Santa Clara University

STS Nexus

The Tech Museum Awards: Technology Benefiting Humanity

Presented by Applied Materials Inc.

A Moral Compass for Silicon Valley

Peter Giles

A quarter of a century has passed since the concept first emerged for a high-tech museum in Sili-con Valley. Today we find the world is a far different place than those early visionaries who founded The Tech would have ever imagined. We have seen the world’s population grow to six billion people. Entire countries have disappeared, and new ones are in place. World political alliances have dissolved to be replaced by unexpected new combinations of allies. We have seen the end of deadly diseases, such as small pox, only to have the world threatened by the scourge of HIV/AIDS. The explosion of information has become a reality-–ubiquitous personal computers, the Internet, cell phones, to name but a few. A host of acronyms are now every day parlance––PDAs, CDs, DVDs, HDTVs–– and there is digital everything. And if tech-nology has not had a direct hand in all this change, at the very least technology has delivered the updates through every medium imaginable "24/7."

As the initial name of the museum implied "The Technology Center of Silicon Valley," we tended in the past to view technology from a regional per-spective. It is now clear that technology has not only national consequences but a profound global impact. At The Tech in 2002, we must consider technology from this broader context and bear in mind that it can have life-altering effects. We believe that The Tech Awards are enabling us to fulfill our highest purpose –– to advocate for innovators who are using technol-ogy for the common good. Daily world events re-mind us that technology cannot be a luxury of the few but is rather a necessity for the many.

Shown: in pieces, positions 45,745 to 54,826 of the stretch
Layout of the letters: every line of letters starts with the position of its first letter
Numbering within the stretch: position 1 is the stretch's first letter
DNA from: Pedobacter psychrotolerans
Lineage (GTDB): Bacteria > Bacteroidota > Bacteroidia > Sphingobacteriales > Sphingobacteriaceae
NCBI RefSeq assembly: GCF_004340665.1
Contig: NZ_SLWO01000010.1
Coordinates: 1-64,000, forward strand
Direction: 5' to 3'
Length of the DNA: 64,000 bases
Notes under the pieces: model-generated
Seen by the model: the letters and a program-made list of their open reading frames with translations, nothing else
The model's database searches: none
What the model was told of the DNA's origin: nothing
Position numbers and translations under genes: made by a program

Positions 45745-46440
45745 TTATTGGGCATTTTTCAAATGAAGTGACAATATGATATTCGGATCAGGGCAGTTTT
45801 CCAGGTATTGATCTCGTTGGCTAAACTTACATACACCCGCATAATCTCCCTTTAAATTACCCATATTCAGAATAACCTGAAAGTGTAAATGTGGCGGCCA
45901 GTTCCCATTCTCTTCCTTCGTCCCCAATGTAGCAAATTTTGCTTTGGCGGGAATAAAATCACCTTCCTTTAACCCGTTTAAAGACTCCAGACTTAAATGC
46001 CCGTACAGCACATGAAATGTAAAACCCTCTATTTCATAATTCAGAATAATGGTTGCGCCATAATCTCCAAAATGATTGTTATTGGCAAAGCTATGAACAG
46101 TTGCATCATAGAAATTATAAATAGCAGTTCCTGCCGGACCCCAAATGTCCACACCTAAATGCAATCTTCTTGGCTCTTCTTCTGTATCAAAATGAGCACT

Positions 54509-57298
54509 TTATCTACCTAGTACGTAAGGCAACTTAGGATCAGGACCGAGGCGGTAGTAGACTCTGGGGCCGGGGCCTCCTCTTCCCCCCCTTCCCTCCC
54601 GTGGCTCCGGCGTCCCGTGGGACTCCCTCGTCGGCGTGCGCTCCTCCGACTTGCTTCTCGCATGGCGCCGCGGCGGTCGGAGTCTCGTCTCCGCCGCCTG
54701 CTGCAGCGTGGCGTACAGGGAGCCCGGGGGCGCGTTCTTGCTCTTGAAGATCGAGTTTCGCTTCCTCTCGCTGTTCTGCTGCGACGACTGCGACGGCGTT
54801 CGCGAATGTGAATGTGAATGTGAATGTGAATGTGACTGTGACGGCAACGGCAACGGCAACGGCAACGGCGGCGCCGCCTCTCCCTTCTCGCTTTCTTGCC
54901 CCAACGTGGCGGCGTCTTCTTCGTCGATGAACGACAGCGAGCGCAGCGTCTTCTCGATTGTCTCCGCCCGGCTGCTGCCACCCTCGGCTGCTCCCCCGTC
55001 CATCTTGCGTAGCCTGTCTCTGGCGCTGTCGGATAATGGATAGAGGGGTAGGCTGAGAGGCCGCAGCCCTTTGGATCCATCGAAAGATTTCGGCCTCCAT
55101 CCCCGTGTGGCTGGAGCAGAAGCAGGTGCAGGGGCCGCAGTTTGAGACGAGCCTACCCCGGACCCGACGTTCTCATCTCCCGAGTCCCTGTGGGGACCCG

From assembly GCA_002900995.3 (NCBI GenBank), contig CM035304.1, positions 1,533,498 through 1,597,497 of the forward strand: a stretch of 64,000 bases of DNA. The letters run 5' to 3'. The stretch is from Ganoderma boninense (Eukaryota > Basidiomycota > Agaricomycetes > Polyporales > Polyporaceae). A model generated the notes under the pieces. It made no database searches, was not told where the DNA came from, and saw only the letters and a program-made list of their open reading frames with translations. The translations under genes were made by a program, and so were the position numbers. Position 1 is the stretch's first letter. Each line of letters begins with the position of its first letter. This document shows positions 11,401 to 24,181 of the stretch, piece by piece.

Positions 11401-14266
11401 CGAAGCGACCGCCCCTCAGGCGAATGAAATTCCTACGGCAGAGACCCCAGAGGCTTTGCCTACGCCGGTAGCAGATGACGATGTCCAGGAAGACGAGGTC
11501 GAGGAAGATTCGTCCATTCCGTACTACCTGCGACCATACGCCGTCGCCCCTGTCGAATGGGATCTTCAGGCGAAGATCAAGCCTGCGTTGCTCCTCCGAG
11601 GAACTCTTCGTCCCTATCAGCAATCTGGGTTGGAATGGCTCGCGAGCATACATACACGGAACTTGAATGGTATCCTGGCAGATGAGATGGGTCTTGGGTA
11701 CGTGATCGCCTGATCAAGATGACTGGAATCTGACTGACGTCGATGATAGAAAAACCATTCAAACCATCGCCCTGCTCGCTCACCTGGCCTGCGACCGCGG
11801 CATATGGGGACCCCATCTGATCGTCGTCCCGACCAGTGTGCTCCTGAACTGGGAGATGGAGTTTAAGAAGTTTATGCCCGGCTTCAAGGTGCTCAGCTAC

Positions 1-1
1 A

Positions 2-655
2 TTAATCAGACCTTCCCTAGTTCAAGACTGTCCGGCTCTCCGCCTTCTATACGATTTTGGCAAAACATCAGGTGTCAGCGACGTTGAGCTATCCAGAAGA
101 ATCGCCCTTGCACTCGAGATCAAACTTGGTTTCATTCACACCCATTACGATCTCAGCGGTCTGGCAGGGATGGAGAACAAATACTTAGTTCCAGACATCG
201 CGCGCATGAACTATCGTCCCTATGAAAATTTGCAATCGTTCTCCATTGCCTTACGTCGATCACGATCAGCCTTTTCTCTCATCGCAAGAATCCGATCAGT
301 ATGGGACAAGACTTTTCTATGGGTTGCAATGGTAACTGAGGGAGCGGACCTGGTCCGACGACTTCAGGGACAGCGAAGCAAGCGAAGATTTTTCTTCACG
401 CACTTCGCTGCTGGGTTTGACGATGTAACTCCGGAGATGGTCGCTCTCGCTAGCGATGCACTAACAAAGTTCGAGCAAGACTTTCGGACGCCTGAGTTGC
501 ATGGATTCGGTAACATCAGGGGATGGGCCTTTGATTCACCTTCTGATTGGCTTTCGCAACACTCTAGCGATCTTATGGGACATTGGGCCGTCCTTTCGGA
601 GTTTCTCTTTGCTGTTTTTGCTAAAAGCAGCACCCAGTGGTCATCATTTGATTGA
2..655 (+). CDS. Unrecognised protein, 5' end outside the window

At the turn of the new millennium in 2000, we launched the awards with the theme, “Imagine what technology can do next.” We sent out a call for inno­vators around the world to share their technological breakthroughs and success stories with us. The re­sponses from 50 countries both inspired and humbled us. Attendees at the inaugural Awards Gala in 2001 were amazed at the accomplishments of the first twenty-five Laureates and their dedication to address­ing world problems that we in Silicon Valley seldom need to consider, such as: electrification, clean water, basic rights for women, access to information of any kind, and malaria. We were forced to reflect on how privileged we are and how the lives we are fortunate to lead are not representative of vast, populous areas of the world.

This year the twenty-five 2002 Tech Laure­ates come from Argentina, Australia, Canada, India, Malaysia, Nigeria, South Africa, Switzerland, and eight states in the United States. Once again their inspiring innovations confront complex challenges, such as il­literacy, autism, the language gap, contamination, AIDS, and cancer. Their stories are vividly described in this publication.

The Tech is grateful for the support and vi­sion of the leaders of Silicon Valley and beyond, espe­cially Applied Materials, Inc., the NASDAQ Stock Market, Knight Ridder, Intel Corporation, JPMorgan Chase, and Accenture. Together we take the moral position that the power and promise of technology must be harnessed to solve the urgent challenges that ultimately threaten the very existence of our planet. The Tech Awards stand for genius and generosity of spirit, reminding us that humankind has the capacity for greatness. Technology in the hands of people of good will can solve problems, save lives, and improve the quality of life on Earth.

About the Author

Peter Giles 

Peter Giles

Peter Giles, President and CEO of The Tech Museum of Innovation, has been an ambassador of Silicon Valley for the past 20 years. Before coming to The Tech, Giles served as the first president of the Silicon Valley Manufacturing Group. Giles was a fellow of the American Leader­ship Forum and currently serves on the Board of Directors. In 1999, Giles received the John Gardner Leadership Award from the American Leadership Forum and was recognized as San Jose Citizen of the Year by the San Jose Boys and Girls Club. Giles holds an AB in History from Brigham Young University and a Master of Public Adminis­tration degree in urban management from the University of Pittsburgh.

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